False Prophecies’ biggest flaw is that it’s dropped just a few months after Gruesome, Exhumed frontman Matt Harvey’s equally reverential love letter to classic Death.
Undead are also beholden to the tiring gimmick of having an anonymous lineup draped in robes “so people can focus solely on the music”.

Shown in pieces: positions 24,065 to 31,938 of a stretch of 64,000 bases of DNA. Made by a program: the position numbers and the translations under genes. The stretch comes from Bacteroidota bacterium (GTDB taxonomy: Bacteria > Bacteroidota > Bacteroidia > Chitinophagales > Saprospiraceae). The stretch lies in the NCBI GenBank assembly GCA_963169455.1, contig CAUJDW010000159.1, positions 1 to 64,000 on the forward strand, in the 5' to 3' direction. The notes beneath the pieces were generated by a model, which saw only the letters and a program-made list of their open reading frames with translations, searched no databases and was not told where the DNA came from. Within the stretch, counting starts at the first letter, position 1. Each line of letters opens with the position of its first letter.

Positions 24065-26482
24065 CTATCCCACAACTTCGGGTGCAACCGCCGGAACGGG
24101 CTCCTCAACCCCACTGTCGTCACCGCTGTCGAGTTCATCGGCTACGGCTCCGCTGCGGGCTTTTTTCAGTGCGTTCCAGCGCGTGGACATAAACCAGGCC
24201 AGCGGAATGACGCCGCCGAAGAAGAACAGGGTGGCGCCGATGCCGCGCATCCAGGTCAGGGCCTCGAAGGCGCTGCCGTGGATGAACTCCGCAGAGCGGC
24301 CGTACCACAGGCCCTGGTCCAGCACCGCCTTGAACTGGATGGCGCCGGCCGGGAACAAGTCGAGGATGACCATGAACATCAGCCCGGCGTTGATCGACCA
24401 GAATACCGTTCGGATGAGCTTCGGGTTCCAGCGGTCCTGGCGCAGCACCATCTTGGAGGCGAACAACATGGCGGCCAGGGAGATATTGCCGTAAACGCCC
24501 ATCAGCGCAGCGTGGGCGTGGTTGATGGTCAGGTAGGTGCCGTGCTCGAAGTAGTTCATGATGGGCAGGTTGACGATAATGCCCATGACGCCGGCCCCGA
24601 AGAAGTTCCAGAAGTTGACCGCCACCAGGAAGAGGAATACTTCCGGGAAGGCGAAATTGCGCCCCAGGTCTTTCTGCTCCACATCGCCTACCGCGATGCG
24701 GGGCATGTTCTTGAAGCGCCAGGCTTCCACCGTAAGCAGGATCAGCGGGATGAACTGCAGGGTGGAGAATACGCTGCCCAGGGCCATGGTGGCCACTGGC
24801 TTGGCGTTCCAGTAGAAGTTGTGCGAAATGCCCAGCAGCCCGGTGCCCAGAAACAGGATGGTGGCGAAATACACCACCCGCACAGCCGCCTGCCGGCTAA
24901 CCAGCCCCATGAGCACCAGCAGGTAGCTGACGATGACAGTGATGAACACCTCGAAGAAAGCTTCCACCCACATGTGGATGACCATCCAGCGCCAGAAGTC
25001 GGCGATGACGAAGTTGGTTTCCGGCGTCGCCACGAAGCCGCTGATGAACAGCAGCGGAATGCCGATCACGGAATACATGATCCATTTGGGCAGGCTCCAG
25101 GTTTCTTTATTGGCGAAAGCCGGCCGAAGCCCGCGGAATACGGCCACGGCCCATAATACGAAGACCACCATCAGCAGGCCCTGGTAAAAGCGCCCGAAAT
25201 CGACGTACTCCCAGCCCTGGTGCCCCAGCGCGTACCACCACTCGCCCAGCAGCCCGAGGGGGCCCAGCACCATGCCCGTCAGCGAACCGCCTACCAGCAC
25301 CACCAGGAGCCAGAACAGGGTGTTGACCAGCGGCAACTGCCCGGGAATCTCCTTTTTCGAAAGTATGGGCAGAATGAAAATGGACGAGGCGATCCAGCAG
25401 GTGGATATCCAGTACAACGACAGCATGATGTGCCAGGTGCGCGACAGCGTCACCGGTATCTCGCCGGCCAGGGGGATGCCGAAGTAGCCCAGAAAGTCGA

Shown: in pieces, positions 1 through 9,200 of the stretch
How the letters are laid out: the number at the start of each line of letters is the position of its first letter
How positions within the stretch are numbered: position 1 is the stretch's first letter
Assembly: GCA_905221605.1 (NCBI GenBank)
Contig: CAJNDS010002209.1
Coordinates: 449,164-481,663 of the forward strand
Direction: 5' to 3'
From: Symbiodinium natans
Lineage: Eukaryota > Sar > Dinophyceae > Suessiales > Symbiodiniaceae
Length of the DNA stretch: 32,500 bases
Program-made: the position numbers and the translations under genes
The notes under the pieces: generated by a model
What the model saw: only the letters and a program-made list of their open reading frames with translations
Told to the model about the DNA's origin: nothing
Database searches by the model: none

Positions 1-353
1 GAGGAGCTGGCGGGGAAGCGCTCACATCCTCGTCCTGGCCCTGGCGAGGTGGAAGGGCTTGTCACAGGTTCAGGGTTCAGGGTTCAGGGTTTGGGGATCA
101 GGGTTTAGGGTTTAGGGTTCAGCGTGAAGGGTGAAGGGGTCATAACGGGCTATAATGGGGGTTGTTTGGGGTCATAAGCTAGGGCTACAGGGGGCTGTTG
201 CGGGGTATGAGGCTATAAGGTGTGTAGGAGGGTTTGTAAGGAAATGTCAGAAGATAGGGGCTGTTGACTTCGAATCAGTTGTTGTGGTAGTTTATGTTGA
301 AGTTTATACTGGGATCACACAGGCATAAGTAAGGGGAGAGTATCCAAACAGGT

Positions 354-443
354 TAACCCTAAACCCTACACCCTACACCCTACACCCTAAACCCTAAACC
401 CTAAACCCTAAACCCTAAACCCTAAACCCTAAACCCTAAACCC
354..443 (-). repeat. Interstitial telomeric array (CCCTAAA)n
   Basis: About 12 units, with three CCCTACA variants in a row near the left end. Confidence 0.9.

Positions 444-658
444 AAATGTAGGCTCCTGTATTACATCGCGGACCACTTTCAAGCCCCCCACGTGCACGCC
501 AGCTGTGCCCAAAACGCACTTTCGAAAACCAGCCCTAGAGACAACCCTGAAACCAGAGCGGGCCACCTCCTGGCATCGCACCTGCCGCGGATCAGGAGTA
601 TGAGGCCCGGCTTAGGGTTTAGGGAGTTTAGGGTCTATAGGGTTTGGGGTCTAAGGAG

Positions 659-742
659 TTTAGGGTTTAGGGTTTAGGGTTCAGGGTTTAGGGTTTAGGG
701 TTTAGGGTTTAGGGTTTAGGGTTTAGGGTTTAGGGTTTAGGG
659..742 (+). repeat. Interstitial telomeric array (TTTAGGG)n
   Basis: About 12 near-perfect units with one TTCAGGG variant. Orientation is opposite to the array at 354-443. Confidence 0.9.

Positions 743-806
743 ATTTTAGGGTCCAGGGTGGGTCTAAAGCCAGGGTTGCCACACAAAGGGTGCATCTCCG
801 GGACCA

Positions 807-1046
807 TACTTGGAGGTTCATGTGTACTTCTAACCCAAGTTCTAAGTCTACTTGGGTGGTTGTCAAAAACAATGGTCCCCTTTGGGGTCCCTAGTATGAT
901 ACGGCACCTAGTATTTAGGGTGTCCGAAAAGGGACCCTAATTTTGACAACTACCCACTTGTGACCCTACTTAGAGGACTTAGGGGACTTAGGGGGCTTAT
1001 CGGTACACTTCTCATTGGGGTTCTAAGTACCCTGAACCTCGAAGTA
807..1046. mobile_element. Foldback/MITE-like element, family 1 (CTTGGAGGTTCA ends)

This being said, you’ll quickly realise that these grim reapers also rank Martin van Drunen-era Pestilence and early Morgoth highly, both established acts that proved you could be Leprosy devotees yet come up with a sound on your own. Actually, while the whole point of Gruesome is to come as close as possible to its model, here it serves more like a stepping stone to reach darker and more atmospheric territories depicted by a lyrical content more focused on the left-hand path than on screaming bloody gore. False Prophecies, then, may be an old-school death metal record with a huge debt to pay off, but it’s a good one – and with enough promise to keep listeners intrigued about where it’ll lead us next.